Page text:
Ricky Gervais has forged one hell of a successful career on television. The Office, the show he created with Stephen Merchant has become one of the most successful television programmes of all time, and has made Gervais a household name. Over the last few years, Gervais has taken on a few film roles, always in support roles. Ghost Town marks his first role as a leading man. The transition from television to film has been an easy change for some actors. But for Gervais, it’s somewhat of a gamble, since he is working off somebody else’s script. Is it a successful transition?
Bertram Pincus is a dentist with a big problem. He hates people. He likes his job because it means that he doesn’t have to talk to anyone. His patients’ mouths are packed with cotton wool, making it impossible for them to talk to him. After a colonoscopy that left Pincus dead for seven minutes, the dentist finds himself with an unusual ability. He can see and communicate with dead people. It’s something that irritates Pincus incredibly. The dead need favours and only Pincus can help. One dead guy, Frank Herlihy has a proposal for Pincus. Stop his widow, Gwen form marrying her new fiancé and the dead will leave him be. But as Pincus strives to break Gwen’s relationship up, he finds a new set of problems. The biggest problem being his growing love for Gwen.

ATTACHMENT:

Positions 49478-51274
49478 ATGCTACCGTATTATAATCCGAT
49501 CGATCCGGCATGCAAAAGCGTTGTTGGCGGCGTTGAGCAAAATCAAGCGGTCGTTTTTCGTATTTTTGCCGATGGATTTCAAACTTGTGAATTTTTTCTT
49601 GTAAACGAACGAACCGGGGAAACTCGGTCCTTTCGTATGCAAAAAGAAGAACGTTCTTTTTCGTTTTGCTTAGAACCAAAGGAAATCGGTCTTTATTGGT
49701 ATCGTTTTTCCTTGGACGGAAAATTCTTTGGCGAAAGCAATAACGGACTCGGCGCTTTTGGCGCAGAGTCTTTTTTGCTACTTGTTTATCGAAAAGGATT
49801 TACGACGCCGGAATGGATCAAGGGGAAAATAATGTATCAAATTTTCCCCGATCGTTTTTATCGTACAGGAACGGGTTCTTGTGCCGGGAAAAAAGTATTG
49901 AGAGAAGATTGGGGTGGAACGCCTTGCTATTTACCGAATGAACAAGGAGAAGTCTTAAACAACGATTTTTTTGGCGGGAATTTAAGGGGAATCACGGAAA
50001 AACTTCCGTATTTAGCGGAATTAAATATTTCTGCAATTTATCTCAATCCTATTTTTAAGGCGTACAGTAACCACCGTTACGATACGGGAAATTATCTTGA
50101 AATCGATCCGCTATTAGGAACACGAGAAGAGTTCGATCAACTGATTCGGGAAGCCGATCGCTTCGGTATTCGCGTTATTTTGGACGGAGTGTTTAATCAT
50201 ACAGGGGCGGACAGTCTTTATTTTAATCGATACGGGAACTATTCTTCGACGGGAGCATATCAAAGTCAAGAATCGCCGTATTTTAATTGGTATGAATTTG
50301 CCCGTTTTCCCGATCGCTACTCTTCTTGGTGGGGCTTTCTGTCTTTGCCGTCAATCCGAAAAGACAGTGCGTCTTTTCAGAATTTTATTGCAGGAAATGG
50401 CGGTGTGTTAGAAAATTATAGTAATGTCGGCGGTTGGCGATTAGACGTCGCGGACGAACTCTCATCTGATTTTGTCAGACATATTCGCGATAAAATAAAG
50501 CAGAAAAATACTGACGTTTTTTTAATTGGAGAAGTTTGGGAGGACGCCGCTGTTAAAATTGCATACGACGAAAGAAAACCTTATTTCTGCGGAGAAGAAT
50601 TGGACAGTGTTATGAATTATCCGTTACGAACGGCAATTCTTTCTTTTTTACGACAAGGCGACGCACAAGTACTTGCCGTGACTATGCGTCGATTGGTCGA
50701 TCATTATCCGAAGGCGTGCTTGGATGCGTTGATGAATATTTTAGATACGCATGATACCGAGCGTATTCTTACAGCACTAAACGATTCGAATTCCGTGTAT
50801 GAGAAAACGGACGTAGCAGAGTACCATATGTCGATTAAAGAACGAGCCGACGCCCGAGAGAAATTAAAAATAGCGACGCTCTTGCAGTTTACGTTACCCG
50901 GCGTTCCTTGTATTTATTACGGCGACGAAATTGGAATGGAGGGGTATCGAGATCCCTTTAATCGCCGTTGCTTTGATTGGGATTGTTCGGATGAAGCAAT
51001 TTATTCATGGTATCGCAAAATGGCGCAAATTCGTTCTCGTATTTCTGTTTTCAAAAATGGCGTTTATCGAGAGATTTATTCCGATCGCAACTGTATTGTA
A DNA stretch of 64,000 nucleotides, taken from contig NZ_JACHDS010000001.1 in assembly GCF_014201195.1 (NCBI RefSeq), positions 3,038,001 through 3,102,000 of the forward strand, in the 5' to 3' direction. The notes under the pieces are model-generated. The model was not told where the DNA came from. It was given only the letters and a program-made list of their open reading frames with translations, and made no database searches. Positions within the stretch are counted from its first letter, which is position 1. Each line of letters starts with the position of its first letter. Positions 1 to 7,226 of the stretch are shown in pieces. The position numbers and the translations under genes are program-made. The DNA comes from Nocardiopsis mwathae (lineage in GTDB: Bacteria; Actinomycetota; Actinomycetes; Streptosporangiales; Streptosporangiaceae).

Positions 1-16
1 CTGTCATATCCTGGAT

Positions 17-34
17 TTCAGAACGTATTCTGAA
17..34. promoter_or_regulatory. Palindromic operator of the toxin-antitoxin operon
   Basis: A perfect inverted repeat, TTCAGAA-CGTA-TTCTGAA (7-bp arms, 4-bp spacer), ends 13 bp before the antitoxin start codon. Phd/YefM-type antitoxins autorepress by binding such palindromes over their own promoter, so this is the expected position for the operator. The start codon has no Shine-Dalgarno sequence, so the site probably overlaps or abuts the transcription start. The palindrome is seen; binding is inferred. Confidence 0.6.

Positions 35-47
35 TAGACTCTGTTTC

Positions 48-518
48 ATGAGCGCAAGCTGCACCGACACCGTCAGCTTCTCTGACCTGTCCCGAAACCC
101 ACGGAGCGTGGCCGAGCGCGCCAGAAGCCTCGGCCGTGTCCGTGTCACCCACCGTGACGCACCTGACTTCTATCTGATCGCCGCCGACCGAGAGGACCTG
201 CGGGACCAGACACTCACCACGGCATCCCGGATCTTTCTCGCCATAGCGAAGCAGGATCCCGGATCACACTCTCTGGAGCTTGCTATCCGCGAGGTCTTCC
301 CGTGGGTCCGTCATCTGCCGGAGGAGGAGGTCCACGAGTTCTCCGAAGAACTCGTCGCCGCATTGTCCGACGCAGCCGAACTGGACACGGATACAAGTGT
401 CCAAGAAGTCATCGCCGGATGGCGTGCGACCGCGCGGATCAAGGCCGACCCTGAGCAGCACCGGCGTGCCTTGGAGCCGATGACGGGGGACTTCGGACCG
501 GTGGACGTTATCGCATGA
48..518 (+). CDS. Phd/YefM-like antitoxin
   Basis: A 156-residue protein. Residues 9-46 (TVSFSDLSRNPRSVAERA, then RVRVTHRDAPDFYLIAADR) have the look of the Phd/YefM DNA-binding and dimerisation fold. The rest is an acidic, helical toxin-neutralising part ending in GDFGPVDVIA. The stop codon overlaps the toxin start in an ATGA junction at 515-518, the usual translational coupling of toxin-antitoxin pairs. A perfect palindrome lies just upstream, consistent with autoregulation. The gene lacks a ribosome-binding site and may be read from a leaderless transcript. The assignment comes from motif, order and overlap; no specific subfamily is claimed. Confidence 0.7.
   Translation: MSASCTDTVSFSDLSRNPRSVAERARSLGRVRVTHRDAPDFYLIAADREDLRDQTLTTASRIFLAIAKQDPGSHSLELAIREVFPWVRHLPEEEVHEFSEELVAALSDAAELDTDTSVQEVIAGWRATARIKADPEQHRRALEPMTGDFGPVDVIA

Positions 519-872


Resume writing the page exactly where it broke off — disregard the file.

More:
Ghost Town is written and directed by David Koepp, a writer who has written successful films such as Jurassic Park, Spider-Man and... um... Indiana Jones and the Kingdom of the Crystal Skull. Despite the last film in the list, Koepp has a pretty solid track record. So it’s easy to see why Gervais took the role of Pincus as his first leading role. However, you do feel throughout the film that Gervais had a great deal of input in the Pincus role. He is very comfortable in the role, and having played some very unsavoury characters in the past, he plays Pincus convincingly.
The film isn’t exactly laugh-out-loud. For the first fifteen or twenty minutes, I found myself wondering if Ghost Town was going to be a complete flop. However, once the story takes off, the film finds it’s feet. And thankfully, despite not being one of the best comedies I’ve ever seen, it is a very entertaining film. Playing opposite Gervais are Tia Leoni and Greg Kinnear. While they’re there to support Gervais, they do bring credibility to the film. Gervais didn’t necessarily need actors used to film to support him, but they never overshadow him in the comedy stakes and help ground the film.
Gervais makes for an odd leading man. He’s the first to admit he doesn’t have movie-idol looks. In fact, some of the comedy comes from Gervais’ short, pudgy frame. But the film doesn’t resort to easy physical comedy and instead relies on more subtle jokes. And it’s here that I think Gervais’ input was substantial. It’s a very entertaining film, and provides a good start to Gervais’ career as a film actor, in lead roles. Hopefully Gervais moves into writing as well as staring in films, and then the real test will begin.